and contemporary past.
                                                                            Field Trip to Funen


                                                                                                  Thursday 24th September
                                                                            Session 2: The current structure of archaeology in Denmark and
                                                                            Britain
                                                                            Papers by Nick Brannon on the development of the Society for Post-
                                                                            Medieval Archaeology; Anders Myrtue on traditions and prospects
                                                                            in material culture studies in Denmark; Dave Hooley on approaches
                                                                            to historic landscape and seascape characterisation in England;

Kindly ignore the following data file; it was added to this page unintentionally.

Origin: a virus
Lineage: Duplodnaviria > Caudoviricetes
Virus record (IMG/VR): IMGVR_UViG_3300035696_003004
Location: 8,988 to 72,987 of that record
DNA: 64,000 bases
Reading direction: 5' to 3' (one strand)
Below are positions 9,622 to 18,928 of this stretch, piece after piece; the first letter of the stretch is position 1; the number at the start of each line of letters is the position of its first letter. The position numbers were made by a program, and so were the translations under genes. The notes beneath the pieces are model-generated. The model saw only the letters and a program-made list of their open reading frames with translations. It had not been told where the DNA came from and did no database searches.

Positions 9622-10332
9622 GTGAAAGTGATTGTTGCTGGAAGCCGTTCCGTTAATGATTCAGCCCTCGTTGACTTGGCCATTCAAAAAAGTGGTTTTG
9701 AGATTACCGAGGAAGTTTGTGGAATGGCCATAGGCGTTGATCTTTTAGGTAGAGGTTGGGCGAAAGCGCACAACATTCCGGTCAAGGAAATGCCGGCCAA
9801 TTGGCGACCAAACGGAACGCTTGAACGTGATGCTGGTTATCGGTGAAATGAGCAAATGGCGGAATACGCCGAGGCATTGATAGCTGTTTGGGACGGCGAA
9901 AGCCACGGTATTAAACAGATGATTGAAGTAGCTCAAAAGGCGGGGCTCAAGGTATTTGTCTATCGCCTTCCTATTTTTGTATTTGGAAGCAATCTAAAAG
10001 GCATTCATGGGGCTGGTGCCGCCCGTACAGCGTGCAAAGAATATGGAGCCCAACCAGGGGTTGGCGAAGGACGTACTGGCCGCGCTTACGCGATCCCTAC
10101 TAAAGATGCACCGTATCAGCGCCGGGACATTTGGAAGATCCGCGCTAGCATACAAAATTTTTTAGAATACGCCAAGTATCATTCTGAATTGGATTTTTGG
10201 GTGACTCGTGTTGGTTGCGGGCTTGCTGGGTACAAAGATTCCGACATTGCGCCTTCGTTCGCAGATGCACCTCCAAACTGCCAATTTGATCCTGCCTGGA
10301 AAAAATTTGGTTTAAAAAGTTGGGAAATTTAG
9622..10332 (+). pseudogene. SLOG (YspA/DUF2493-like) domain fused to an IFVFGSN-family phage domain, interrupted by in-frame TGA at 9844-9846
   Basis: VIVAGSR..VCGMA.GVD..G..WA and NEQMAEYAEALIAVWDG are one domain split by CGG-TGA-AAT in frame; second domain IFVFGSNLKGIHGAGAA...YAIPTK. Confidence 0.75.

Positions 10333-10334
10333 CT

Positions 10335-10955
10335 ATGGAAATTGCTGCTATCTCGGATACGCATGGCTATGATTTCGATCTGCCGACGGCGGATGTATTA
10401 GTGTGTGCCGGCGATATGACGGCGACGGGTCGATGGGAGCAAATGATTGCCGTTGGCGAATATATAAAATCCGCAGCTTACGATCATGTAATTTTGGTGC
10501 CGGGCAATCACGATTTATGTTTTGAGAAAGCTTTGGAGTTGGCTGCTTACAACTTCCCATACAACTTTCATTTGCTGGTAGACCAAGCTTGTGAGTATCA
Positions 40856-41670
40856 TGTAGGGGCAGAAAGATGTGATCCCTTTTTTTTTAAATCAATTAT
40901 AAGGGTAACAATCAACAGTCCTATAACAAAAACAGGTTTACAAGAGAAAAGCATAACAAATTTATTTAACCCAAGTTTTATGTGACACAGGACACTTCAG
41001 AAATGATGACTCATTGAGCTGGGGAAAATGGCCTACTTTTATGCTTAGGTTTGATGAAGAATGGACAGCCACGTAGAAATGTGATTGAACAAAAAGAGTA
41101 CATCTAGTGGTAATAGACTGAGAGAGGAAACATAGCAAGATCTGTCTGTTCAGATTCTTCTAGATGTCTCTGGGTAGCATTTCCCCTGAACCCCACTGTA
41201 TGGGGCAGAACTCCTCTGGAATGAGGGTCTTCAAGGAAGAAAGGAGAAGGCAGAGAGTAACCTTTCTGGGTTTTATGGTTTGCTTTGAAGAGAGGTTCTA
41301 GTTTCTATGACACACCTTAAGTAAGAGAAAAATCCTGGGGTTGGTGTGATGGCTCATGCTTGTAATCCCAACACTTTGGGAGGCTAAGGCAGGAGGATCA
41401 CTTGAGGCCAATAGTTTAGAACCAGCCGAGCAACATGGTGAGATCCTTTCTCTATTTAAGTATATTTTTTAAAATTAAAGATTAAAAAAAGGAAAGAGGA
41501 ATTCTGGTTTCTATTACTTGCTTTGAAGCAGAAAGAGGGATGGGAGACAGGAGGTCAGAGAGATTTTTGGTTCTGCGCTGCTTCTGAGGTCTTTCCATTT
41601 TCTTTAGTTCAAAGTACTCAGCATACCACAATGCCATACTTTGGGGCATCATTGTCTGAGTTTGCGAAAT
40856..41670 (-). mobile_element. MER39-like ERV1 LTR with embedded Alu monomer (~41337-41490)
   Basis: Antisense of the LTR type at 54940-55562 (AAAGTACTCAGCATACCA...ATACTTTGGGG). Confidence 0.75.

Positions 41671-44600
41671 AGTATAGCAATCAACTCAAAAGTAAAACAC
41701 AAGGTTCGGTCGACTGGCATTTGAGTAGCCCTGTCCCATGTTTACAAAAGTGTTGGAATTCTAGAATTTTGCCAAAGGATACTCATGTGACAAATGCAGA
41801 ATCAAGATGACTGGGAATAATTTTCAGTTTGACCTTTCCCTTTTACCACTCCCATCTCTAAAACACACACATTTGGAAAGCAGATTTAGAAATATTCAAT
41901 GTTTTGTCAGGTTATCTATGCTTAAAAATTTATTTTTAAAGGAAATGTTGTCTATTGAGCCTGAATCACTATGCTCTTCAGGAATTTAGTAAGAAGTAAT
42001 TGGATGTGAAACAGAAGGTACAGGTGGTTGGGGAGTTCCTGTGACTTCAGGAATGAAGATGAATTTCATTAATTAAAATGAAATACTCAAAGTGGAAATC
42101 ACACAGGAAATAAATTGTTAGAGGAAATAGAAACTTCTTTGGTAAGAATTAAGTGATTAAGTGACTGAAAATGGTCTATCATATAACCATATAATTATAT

Geoff Egan on the Portable Antiquities Scheme; and Ebbe Hædersdal
                                                                            on buildings archaeology in Denmark.
                                                                            Session 3: Across the North Sea
                                                                            Papers by Mark Dunkley on new approaches to marine heritage
                                                                            management in England; Frank Allan Rasmussen on the transfer of
                                                                            maritime technology from Britain to Denmark, 1790-1912; René
                                                                            Schrøder Christensen on Danish harbours as gateways to Britain;